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What should pregnant women know about the Zika Virus?

Medical Moments

Heather Linder

This Medical Moment is part two of a two part series on Zika virus.

The Zika virus is related to dengue and yellow fever and primarily transmitted by the Aedes mosquito. There is no vaccine to prevent Zika. The Centers for Disease Control (CDC) currently advise against travel to countries experiencing Zika outbreaks, especially for pregnant women. Countries in South and Central America, Mexico and the Caribbean have been effected by the virus. For an up to date list of effected countries, please visit the CDC website at: http://wwwnc.cdc.gov/travel/page/zika-travel-information.

The Zika virus is diagnosed by a blood test through the CDC. Four out of five people infected with the Zika virus do not experience symptoms. Symptoms are usually mild and may last from a few days to a week and include – fever, rash, joint pain, red eyes, muscle pain and headache.

However, it has been found that the virus can be spread from pregnant women to the fetus and may cause devastating birth defects, including microcephaly and brain damage. The CDC strongly recommends that pregnant women avoid travel to areas with Zika virus outbreaks.

Although there is no definitive evidence that the Zika virus causes microcephaly, current research indicates that there may be a link to the increase in microcephaly and brain damage found in Brazil and effected other areas. Microcephaly means that the baby’s head develops to be smaller than normal, and may occur when the brain has not developed appropriately during pregnancy. Microcephaly has been linked to seizures, developmental problems including disorders with speech, sitting, standing or walking, intellectual disability, movement problems, feeding problems including difficulty swallowing, hearing loss and vision problems.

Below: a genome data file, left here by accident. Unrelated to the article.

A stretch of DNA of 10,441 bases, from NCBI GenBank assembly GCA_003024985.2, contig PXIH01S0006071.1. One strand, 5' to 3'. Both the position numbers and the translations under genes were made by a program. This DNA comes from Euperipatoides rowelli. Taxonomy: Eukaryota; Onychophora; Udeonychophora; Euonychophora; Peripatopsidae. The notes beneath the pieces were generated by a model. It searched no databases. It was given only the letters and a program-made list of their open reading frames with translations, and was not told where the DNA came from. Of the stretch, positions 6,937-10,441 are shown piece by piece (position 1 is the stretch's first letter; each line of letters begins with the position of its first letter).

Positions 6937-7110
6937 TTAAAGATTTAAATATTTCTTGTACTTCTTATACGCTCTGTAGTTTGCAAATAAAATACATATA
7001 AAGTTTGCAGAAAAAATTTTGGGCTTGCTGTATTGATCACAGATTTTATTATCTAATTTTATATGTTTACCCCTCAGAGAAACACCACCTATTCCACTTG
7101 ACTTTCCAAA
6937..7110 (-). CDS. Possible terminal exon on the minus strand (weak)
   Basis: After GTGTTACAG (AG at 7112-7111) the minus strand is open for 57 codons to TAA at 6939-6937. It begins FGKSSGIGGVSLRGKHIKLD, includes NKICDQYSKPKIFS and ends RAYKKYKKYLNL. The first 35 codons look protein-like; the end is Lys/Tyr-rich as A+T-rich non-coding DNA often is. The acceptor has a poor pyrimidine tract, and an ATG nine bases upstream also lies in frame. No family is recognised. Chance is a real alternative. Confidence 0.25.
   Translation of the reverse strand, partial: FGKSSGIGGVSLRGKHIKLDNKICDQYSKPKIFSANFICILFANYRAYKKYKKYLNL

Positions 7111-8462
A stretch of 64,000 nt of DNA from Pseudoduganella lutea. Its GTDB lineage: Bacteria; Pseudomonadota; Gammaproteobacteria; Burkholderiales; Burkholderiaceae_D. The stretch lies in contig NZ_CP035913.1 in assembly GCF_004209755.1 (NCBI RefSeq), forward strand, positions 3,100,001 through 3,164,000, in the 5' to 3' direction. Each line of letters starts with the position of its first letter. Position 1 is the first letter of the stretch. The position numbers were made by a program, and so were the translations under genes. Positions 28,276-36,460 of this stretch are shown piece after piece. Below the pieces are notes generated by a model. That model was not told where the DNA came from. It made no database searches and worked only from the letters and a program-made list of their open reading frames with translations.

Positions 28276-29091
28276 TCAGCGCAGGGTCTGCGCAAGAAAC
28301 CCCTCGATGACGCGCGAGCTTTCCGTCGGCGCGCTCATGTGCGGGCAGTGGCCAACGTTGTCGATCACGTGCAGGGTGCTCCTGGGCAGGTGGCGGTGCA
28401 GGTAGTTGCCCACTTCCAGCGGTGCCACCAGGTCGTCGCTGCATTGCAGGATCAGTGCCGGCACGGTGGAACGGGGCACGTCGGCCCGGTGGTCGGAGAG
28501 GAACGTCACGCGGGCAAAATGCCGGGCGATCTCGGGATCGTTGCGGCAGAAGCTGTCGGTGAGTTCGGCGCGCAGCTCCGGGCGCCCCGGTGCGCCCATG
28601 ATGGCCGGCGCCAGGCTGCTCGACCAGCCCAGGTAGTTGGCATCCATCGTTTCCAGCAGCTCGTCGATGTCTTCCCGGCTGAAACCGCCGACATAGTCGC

There is also concern that the Zika virus may increase the risk of miscarriage. There have been two documented cases of pregnant US women that miscarried after travel abroad in which the Zika virus was detected in the placenta.

For pregnant women who have traveled to a country with Zika virus and develop symptoms within two weeks of travel, a blood test is recommended. Ultrasounds should be done to look for microcephaly and calcifications within the brain of the fetus. An amniocentesis to detect Zika virus in the amniotic fluid may also be performed. Pregnant women who do not show symptoms can still seek a blood test 2-12 weeks after travel.

***Telluride Regional Medical Center Quickfacts 2016 -For a brief update on the current state of the Telluride Regional Medical Center, growth figures for 2015, plans for a new facility in Mountain Village, as well as the funding strategy for the new facility, click here.

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